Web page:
When Microsoft purchased Bethesda last year, they also promised to continue publishing their IPs across multiple platforms. However, the company has since walked back on those statements. Microsoft announced that both The Elder Scrolls 6 and all future Fallout games will be Xbox exclusives.
Although Smith once again reaffirmed fears that Activision Blizzard titles will also now be Xbox exclusives, part of his wording hints otherwise. In his statements, Smith specifies that the games will continue to release on PlayStation, “through the terms of the agreement.” In other words, once Activision’s current contract expires, there’s no guarantee Microsoft won’t make their games console exclusives too.
The takeaway from the game developer acquisitions
Personally, I believe a mixture of both good and bad will come out of the game developer acquisition phenomenon. On one hand, there may finally be room to finally see games like the long-awaited Fallout New Vegas 2. On the other hand, however, seeing a gaming oligopoly grow in prominence could pose major risks to new companies aspiring to enter the fold.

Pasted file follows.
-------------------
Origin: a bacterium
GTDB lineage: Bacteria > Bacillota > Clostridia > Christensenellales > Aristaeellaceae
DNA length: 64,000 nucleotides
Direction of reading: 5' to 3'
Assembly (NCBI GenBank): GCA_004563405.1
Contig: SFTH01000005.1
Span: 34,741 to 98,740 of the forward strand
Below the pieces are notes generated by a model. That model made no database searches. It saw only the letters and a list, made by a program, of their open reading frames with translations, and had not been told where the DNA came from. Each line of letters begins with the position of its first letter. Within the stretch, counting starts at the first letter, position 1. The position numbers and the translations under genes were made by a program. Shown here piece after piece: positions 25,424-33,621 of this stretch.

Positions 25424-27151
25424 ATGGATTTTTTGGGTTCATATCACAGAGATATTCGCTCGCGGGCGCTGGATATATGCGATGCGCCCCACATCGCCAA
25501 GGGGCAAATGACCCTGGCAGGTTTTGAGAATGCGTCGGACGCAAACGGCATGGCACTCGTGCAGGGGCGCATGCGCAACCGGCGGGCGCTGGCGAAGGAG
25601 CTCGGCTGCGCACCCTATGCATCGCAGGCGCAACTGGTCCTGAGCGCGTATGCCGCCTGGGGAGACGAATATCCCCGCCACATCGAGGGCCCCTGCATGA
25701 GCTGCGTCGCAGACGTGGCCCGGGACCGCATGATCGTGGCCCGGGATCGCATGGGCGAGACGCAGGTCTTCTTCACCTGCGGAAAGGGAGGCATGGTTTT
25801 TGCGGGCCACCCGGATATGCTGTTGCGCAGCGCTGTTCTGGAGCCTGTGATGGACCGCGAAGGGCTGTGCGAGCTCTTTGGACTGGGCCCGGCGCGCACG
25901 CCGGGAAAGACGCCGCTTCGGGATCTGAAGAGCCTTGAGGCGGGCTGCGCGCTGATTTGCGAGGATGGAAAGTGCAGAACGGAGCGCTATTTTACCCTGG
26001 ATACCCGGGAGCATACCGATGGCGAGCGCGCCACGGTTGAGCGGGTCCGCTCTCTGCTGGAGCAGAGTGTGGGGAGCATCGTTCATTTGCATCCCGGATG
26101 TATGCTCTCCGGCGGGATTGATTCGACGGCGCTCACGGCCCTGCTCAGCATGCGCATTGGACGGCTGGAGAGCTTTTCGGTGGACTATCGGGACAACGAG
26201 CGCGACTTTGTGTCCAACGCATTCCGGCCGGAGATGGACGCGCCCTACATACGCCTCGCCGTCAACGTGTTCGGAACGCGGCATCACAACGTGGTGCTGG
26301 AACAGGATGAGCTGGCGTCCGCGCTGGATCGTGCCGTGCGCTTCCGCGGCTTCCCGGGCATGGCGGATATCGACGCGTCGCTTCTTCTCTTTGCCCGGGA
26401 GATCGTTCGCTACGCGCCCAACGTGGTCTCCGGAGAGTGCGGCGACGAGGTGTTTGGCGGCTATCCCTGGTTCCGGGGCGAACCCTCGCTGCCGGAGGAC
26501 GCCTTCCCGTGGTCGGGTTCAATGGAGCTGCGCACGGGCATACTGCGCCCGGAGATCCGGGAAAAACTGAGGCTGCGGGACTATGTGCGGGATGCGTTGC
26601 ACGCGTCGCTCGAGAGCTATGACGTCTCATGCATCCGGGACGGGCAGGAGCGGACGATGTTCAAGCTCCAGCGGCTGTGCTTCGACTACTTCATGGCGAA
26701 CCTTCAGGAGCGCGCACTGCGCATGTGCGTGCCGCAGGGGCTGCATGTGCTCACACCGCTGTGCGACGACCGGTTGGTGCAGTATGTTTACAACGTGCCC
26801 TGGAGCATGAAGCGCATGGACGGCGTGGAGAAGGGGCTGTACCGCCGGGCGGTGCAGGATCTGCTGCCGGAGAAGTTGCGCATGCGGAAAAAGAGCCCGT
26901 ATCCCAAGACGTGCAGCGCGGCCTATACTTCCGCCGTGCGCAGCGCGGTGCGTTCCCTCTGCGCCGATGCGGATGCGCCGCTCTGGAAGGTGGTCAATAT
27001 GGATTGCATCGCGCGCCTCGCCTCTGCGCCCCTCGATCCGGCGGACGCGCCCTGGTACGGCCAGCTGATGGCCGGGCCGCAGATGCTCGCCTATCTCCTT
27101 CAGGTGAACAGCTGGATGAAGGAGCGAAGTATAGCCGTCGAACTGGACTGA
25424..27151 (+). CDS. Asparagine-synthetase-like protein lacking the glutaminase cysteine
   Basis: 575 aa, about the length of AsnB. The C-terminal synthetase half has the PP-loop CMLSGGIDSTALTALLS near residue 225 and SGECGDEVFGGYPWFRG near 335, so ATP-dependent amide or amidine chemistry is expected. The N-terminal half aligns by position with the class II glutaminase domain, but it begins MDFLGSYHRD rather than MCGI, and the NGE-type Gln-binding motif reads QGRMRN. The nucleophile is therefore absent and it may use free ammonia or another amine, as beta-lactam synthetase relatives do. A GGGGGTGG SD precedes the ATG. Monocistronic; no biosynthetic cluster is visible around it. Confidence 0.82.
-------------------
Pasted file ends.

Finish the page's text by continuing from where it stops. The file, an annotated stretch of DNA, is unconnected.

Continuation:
While it’s reasonable to say that self-publishing has significantly decreased the barriers to entry for indie game developers, the rising dominance of AAA game oligopolies makes it extremely difficult to compete. Essentially, the independent video game market is at a near perfect competitive state. Although this sounds great on the surface, the sheer amount of competition within the field obliterates any logical economic rules.
The market for indie games is currently so oversaturated, that their relative value has dipped past zero. The result of this near-perfect competition is that indie games simply can’t compete at the same level financially to AAA titles. As companies like Microsoft, Sony, Take-Two Interactive and Nintendo rise even further in fiscal dominance, competition in the grander video game industry will likely take a further hit.
No matter how the current acquisitions unfold, however, the trend likely won’t slow down anytime soon. The anomaly of all the major game developer acquisitions primarily stands from the rapid volume at which they’ve been occurring. As a result, the signs point towards these companies, and other prominent game publishers, continuing to grow their empires further.
How do you think we’ll feel the effects of all the game developer acquisitions? Share your thoughts down below!